The U.S. House’s vote Wednesday to repeal ObamaCare was derided by Democrats as a base-pleasing act of symbolism lacking in substance. But the Washington Examiner’s Byron York reports that it only took a day for GOP congressional leaders to move on to what certainly qualifies as substantive:
By a vote of 253 to 175 [with 14 Democrats voting "yes"], the GOP [Thursday] directed key House committees to report on ways to lower health care premiums, allow patients to keep their current health plans, increase access to coverage for those with pre-existing conditions, and decrease the price of medical liability lawsuits. In other words, the committees are beginning work on replacing the House-repealed Obamacare with Republican health policies.
Repeal got a lot of press coverage. Replacement got far less. If they needed any reminding, GOP lawmakers are learning that controlling the levers of power in the House doesn’t mean controlling the media narrative on health care. “Democrats wanted to characterize repeal as draconian, ignoring the fact that we do have very, very positive alternatives,” says Rep. David Dreier, chairman of the House Rules Committee. “It’s been difficult for us to get that [message] out there. We said repeal and replace, and we’re in the process of replacing.”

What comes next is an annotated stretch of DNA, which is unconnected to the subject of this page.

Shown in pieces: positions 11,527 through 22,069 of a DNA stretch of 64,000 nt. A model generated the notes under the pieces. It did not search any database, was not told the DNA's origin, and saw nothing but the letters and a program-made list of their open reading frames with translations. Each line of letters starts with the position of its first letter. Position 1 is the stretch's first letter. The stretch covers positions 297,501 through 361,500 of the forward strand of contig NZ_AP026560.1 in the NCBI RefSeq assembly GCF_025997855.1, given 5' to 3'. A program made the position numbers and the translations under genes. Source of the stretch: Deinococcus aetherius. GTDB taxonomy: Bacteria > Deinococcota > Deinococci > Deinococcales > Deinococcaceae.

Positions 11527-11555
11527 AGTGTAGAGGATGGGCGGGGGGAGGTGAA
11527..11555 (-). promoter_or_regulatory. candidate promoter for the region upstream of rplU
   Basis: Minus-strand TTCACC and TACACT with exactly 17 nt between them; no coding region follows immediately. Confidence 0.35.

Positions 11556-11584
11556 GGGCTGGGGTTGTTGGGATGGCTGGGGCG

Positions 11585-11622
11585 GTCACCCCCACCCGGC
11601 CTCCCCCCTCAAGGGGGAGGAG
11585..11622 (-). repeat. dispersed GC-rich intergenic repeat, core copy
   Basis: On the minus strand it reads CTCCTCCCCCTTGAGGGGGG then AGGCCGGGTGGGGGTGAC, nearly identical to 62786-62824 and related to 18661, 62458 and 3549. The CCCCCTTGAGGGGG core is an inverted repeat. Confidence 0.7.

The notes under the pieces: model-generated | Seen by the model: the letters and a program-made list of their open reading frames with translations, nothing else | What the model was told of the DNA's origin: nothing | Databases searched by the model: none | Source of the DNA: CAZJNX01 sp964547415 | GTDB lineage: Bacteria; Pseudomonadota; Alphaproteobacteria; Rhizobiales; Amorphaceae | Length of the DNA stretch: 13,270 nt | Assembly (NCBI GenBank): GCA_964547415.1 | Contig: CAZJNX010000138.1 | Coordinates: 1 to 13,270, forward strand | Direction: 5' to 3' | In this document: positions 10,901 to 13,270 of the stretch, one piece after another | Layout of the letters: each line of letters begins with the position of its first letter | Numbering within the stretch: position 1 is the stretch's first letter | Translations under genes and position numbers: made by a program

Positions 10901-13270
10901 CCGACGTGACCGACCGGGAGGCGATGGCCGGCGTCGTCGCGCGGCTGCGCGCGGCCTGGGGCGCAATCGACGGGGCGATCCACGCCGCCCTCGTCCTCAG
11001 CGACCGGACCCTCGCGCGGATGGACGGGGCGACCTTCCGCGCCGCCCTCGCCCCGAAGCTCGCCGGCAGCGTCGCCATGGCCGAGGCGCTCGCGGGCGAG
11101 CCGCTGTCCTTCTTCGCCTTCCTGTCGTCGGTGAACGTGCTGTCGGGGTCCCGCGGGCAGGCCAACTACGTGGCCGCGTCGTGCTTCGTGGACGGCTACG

House Republicans are pursuing a three-part strategy. Part One was repeal; they promised to do it, and they did it. Part Two is replace, which in coming months will involve House votes on a series of GOP health care measures. And Part Three — since full repeal can’t win in the Senate — is another series of votes on measures to repeal individual parts of Obamacare. The net result will be that Republicans gradually push more and more House Democrats — and perhaps some in the Senate — away from an all-or-nothing defense of Obamacare.
It will be interesting in the months to come to see what those committees report. But it’s clear that House Republicans aren’t simply passing a doomed repeal bill and then dropping the issue.
– By Kyle Wingfield
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